In its latest 28-day update on the fund on Friday, Link Fund Solutions, the fund’s authorised corporate director, said lifting the suspension in December “remains achievable”.
Link said: “We currently remain of the view that this is a realistic timeframe, and therefore have decided that it remains in the interests of all investors for the suspension of dealings to continue.”
The Woodford Equity Income fund has been closed for 82 days but Woodford Investment Management (WIM) continues to charge a management fee despite calls from the Financial Conduct Authority and industry figures for it to stop.
AJ Bell head of active portfolios Ryan Hughes said: “While plenty can happen in the next four months, giving this update shows confidence that they can achieve this target which gives investors trapped in the fund some hope that they will be able to access their money before Christmas.”
Share price declines
Equity Income has lost 11% since the suspension, underperforming the FTSE All Share index’s 1.52%. WIM said in a statement on its website that this can be primarily attributed to the share price decline of two of the fund’s larger holdings, finance litigation firm Burford Capital and cold fusion start-up Industrial Heat.
Burford Capital’s share price plummeted following a “short attack” by a California-based research firm Muddy Waters earlier this month.
On Friday, Woodford Patient Capital Trust’s (WPCT) holdings in Industrial Heat were devalued by Link with assistance from independent valuation firm IHS Markit. Link said as a result the trust’s net asset value will decline by 3.4p a share.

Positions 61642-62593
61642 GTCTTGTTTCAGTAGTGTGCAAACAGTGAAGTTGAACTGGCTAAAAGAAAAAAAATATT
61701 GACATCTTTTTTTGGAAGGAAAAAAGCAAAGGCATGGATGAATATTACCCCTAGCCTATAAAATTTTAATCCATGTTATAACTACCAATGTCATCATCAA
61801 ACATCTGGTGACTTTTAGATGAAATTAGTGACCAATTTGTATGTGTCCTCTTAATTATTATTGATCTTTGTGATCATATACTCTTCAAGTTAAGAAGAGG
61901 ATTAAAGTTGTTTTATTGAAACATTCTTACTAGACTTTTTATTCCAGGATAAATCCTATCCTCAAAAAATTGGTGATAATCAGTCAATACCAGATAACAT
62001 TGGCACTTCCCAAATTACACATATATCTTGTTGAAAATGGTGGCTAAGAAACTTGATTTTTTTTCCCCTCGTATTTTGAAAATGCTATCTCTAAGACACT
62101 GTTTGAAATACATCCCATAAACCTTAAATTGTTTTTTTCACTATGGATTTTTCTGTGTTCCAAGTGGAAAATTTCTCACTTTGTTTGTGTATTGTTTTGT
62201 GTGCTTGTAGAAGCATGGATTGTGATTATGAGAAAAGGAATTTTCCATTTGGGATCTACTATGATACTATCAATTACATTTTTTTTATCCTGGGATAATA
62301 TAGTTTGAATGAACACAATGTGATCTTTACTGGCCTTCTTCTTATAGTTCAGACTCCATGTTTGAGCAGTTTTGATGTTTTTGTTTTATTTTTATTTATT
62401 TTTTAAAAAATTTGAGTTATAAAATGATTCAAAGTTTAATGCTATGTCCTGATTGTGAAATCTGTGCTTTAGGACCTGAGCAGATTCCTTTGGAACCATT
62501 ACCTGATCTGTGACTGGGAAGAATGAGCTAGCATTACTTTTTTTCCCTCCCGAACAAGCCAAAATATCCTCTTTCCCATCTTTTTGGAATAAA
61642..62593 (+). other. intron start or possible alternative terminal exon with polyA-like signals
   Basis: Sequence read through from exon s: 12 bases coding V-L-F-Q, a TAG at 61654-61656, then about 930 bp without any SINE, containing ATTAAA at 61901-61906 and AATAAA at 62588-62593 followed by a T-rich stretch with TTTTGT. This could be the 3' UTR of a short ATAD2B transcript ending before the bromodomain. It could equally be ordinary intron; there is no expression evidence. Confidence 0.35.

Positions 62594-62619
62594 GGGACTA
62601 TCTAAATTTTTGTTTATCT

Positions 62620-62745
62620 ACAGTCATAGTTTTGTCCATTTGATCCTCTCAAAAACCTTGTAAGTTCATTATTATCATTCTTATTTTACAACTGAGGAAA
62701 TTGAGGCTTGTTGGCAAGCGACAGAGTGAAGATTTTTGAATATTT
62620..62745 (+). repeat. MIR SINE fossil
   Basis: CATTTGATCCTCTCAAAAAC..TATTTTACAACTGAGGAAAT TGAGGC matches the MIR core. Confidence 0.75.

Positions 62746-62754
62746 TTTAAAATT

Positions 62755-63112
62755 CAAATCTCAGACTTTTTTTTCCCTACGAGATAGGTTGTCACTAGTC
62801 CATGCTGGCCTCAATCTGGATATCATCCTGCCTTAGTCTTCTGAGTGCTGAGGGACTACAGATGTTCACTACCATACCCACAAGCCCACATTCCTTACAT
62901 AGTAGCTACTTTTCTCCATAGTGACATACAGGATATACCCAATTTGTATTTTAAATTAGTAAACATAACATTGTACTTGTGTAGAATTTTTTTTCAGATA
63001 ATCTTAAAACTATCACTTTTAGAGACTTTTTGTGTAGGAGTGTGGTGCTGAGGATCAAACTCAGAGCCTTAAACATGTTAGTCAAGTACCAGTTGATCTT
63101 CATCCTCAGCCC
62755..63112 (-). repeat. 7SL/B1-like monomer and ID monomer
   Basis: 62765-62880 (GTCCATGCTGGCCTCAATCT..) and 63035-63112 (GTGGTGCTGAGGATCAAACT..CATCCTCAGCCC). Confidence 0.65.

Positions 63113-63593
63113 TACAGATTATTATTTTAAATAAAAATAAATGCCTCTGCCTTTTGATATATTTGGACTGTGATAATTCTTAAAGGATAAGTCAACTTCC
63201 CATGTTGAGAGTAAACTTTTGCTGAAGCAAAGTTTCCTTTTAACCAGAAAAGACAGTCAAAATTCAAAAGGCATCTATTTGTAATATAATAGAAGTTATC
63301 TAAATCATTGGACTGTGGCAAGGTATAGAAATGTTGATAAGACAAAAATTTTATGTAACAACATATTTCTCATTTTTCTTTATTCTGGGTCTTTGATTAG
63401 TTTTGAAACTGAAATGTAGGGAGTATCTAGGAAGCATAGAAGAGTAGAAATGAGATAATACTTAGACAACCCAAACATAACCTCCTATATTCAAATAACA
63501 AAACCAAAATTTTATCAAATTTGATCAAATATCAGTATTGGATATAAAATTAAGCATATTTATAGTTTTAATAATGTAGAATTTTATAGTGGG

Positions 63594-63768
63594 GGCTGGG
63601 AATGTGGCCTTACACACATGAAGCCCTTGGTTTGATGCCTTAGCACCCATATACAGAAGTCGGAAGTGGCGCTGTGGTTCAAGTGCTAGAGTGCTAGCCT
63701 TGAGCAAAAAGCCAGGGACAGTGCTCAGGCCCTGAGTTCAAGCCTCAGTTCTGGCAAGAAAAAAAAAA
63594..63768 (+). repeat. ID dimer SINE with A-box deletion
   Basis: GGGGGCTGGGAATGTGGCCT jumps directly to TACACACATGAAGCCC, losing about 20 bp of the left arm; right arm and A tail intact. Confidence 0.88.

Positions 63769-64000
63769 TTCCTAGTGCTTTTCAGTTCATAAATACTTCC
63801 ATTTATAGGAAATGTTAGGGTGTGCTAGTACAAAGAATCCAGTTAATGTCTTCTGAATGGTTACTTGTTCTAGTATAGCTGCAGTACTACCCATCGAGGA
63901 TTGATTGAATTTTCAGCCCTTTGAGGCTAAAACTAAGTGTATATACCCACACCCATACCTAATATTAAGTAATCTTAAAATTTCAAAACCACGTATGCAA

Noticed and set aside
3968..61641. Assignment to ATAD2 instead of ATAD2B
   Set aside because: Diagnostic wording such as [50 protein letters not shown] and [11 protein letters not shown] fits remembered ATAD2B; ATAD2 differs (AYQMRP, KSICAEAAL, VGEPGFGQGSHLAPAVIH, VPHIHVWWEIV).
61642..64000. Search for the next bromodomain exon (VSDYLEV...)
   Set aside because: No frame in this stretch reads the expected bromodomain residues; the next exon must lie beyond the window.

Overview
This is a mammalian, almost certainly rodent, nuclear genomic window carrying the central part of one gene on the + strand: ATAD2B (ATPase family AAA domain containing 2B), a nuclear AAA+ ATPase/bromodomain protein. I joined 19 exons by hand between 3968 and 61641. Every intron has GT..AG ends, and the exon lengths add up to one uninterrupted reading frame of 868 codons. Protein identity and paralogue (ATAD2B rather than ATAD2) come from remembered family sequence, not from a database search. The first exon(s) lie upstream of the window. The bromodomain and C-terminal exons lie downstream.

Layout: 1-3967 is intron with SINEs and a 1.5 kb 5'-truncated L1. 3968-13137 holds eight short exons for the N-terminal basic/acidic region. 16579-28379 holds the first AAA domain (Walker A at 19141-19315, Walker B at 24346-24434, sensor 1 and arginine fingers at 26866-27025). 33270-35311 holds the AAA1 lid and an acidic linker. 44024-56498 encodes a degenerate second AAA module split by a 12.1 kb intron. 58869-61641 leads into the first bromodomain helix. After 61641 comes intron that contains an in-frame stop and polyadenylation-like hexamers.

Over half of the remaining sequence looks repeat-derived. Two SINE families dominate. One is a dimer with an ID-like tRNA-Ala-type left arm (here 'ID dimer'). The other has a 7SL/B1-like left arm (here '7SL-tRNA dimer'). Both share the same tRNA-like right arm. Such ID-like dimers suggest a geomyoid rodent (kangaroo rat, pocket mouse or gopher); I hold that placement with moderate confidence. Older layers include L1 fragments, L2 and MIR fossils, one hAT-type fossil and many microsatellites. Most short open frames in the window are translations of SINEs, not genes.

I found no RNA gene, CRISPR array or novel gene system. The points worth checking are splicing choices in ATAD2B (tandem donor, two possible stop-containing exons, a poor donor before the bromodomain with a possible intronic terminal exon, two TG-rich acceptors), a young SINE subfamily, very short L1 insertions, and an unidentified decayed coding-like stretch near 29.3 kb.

WIM said: “We are not responsible for unquoted valuations across any of our funds. Link is ultimately responsible for the pricing and valuation of unquoted stocks and it is assisted by an independent valuation company, IHS Markit, in the valuation process. The change in valuation will be reflected in the fund’s closing NAV as at 23 August 2019.”
Woodford was dealt a second blow on Friday on news that one of the fund’s key holdings Eddie Stobart had temporarily suspended trading on the Aim index due to the unveiling of accounting errors and delayed publication of its interim results.
RC Brown Investment Management investment director and manager of the MFM Primary Opportunities fund Oliver Brown said the statement from Eddie Stobart “doesn’t read well”.
He added: “Clearly the dividend is being cut or passed and given the debt the company already has, a significant cut to Ebitda could result in covenant breaches.
“The early warning was really in the trading update on 9 July, where the new CFO having conducted a full review of the group’s prior year financial statements resulted in prior year adjustments, albeit relatively modest. Clearly he has unearthed some further nasties.
“To add to problems, Woodford as the largest shareholder is also weighing on the price and we do believe he can’t be a long-term holder.”
Brown recently told Portfolio Adviser that RC Brown was among a consortium of investors that had picked up stocks direct from Woodford’s equity income portfolio since the suspension. He said at the time Eddie Stobart was a possible next target because of its cheap valuation.
Top 10 holdings pulled from website
Elsewhere, WIM said in consultation with Link, it has removed the list of Equity Income top 10 holdings from the company website.
WIM said: “We remain committed to operating the fund in a way that best protects the interests of investors, both for those who wish to remain invested and for others who will seek to withdraw from the fund when the fund reopens. In light of this, and after consultation with Link, we have decided to withhold disclosing the top 10 holdings while the fund is suspended.”
WIM said to date, more than 80% of the proceeds from share sales since suspension have been reinvested in FTSE 100 companies.
Since the suspension, Woodford’s other fund, Income Focus, has halved in size to £250m.